In this regard, the revival of ethnic hostilities in various parts of the world must alert us, to look again at the multi-ethnic and multi-religious nature of most of our societies. Considering what we are witnessing in Bosnia and Rwanda, we cannot but conclude that we have made major strides in taming the dangers of primitive sentiments. Ethnic pride and the sense of commitment to one's religious faith will always be there, but we must never allow racial chauvinism and religious extremism to surface, what more to emerge as the dominant trend in public affairs. In the light of what is happening in parts of Europe and Africa today, it is imperative that each country makes greater efforts to bring ethnic and religious minorities, and indigenous groups, to participate in the social and economic progress of the nation. The implications for regional security of the alienation of these minorities from the mainstream of national development in any one country are quite evident from recent history elsewhere in the world. No stable security framework can be instituted in ignorance or indifference to such issues. Fortunately for this region, especially within Asean, much progress has been achieved. Nevertheless, we must continue to be vigilant against attempts by outside parties to exaggerate some of our problems or to distort ethnic and religious issues from their historical or social contexts.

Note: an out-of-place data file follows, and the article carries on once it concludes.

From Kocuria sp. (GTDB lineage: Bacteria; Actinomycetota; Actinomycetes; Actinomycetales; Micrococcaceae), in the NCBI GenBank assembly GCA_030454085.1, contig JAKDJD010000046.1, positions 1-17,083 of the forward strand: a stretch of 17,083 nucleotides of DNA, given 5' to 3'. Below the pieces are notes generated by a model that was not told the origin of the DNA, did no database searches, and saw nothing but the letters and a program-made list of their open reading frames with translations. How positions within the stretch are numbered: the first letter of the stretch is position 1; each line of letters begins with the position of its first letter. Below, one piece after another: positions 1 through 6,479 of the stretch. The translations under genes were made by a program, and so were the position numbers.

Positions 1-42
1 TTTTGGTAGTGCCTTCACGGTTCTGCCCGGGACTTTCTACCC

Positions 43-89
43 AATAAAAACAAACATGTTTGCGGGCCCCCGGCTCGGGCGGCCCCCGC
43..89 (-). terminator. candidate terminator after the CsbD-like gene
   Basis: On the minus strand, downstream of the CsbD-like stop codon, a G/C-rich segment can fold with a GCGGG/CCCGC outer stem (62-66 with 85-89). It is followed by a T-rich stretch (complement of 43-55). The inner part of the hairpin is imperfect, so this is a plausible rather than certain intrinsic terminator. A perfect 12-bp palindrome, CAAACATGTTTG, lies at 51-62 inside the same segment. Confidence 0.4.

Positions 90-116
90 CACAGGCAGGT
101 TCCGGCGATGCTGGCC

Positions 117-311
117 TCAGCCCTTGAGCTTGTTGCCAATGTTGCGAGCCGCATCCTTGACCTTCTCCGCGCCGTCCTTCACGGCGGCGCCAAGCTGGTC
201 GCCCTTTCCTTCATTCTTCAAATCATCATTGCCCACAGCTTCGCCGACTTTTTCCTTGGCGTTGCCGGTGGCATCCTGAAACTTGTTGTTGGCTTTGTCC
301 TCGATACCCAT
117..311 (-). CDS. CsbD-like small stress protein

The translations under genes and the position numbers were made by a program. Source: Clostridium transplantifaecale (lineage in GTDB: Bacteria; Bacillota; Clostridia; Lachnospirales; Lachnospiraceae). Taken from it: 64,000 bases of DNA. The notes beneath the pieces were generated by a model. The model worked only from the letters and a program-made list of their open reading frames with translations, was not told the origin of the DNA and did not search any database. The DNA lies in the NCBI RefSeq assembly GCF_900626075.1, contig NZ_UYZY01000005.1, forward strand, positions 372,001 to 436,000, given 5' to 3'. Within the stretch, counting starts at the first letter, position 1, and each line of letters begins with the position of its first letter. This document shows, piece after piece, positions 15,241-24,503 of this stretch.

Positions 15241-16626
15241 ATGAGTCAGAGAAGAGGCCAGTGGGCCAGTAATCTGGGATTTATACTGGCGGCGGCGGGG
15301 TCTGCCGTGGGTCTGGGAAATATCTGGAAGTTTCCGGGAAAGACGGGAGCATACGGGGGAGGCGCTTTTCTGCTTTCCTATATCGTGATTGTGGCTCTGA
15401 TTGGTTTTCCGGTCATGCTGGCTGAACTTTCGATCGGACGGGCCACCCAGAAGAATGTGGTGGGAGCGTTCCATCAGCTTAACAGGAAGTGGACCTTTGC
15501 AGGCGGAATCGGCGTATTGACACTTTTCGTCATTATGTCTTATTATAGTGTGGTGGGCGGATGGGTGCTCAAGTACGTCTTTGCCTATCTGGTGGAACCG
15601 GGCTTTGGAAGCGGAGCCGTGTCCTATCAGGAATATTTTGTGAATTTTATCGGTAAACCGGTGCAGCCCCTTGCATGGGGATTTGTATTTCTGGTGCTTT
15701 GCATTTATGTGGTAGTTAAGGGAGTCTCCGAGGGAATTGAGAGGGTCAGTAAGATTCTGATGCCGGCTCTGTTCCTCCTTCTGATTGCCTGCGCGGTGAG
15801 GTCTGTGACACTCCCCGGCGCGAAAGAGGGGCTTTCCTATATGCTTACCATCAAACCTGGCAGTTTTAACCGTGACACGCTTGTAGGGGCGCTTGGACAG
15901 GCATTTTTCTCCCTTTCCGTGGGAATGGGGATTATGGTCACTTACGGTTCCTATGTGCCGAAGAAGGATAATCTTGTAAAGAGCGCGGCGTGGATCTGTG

In the final analysis, a regional security arrangement for the Asia-Pacific region is not an end in itself. It must principally serve the interests of the people of the region, not the vested interests of the arms merchants and the defence industries of wherever. For Asians, in particular, such an arrangement must provide the right kind of environment for the full flowering of our potentials -- economic, social and cultural. What Asians collectively aspire to, to my mind, is to grasp our destiny in our own hands. Therefore, it must also reflect a new global partnership for peace, a partnership based on mutual respect and genuine understanding between nations, large and small, North and South, East and West.